May 28, 2018
Yale Alumni Magazine
P.O. Box 1905
New Haven, CT 06509-1905
I have to ask myself what Yale was thinking when they invited Sec. Hillary Clinton to speak at this year’s class day. While it may have appeared to some at Yale that inviting a past Yale grad and past Presidential candidate was only natural, it only accentuates the degree to which Yale may be out of touch with the rest of the nation.
Since losing the election Sec. Clinton has been on a long and tiresome self-pity tour blaming everyone but herself for her historic loss to President Donald Trump. Her shady involvements with Russian nuclear companies, acceptance of what appears to be pay for play donations to her and her husband’s Clinton Foundation, the corrupt fixing of the 2016 Democratic Primary over Bernie Sanders, the negligent loss and destruction of Federal emails on a troubling private server, the inexcusable neglect of our Embassy in Benghazi, Libya leading to the death of four American patriots and the procurement of a false dossier designed to eliminate our current President is only a short list of her disgraceful actions. It seems every day more and more dirt is exposed from the sacrosanct halls of American politics and government exposing a level of political corruption few could imagine.
This is the kind of person Yale wants to inspire its graduates? This is the type of behavior that they wish to emulate? It is disgusting. With such former graduates like Nathan Hale, William Howard Taft, Cole Porter, Meryl Streep, William F. Buckley and others, it does no one justice to showcase a person that very well be sitting in a federal prison soon. More so, with Sec. Clinton’s inability to accept responsibility for her 2016 showing, it was not surprising her focus was not on the graduates, but herself and her loss. Putting her onstage yet again only served to further enable her. It is time to get over it.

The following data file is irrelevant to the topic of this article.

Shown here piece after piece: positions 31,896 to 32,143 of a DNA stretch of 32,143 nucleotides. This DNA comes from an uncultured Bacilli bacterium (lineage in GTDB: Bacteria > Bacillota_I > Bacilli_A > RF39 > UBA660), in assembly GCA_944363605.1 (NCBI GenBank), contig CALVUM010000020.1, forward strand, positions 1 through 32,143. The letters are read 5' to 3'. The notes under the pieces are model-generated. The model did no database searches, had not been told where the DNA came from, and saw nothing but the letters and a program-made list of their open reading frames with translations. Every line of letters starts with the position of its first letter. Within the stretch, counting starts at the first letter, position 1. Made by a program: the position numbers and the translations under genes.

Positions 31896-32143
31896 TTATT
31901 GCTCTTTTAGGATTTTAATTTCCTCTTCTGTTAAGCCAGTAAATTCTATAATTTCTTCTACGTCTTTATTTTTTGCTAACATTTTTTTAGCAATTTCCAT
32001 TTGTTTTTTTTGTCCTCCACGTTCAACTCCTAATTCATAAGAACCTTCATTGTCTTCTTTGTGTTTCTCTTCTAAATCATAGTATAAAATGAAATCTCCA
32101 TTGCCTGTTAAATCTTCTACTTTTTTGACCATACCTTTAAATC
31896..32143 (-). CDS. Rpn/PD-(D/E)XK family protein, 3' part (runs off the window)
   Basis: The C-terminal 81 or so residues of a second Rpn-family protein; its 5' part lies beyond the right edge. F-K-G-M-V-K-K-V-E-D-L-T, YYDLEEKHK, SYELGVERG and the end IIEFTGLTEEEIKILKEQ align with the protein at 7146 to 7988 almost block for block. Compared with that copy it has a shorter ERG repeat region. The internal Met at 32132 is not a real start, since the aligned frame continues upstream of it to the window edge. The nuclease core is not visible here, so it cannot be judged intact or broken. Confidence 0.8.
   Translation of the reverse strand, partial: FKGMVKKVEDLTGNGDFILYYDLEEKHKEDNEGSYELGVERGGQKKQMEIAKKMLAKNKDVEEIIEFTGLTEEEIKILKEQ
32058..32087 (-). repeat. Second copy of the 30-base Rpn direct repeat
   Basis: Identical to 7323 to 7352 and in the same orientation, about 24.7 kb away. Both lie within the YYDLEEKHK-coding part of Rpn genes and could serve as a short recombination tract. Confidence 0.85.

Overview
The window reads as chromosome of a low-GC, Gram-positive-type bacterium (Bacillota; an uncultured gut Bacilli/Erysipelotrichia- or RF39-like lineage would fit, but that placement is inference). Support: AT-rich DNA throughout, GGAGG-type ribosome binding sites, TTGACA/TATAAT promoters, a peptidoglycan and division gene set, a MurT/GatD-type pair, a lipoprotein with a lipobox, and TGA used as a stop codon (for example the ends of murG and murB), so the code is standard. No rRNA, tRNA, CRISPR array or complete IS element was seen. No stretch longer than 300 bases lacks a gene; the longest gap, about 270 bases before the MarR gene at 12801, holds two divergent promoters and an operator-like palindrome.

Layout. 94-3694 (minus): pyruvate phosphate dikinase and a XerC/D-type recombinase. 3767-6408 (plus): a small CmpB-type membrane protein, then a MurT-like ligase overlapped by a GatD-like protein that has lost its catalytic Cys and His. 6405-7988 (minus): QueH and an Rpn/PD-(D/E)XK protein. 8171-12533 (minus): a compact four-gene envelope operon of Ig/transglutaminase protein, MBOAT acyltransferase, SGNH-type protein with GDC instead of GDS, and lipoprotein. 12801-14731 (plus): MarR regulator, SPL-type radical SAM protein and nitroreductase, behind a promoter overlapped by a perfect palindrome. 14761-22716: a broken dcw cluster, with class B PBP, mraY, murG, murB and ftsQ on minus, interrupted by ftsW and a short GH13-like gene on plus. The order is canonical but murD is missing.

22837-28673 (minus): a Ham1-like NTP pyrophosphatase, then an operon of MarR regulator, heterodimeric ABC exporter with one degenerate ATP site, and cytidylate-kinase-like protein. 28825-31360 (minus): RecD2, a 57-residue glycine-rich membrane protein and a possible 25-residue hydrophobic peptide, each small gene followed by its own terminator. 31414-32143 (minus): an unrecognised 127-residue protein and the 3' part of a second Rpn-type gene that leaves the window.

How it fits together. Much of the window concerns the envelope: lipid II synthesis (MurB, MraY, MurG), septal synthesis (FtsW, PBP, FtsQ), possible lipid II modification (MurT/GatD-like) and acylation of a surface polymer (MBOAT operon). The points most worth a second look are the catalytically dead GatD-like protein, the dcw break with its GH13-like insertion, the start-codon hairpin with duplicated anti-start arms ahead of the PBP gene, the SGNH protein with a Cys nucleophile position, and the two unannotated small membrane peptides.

I understand Yale leans to the left politically, but such a predisposed position is not always good. When will Yale admit it needs to accept other different and challenging voices to its historical campus, voices that speak to integrity and character not wholesale personal and political corruption. Are they that difficult to find? I don’t think they are and hope that Yale is big enough to do so.
TD, Class of ‘82
Woodbury, CT 06798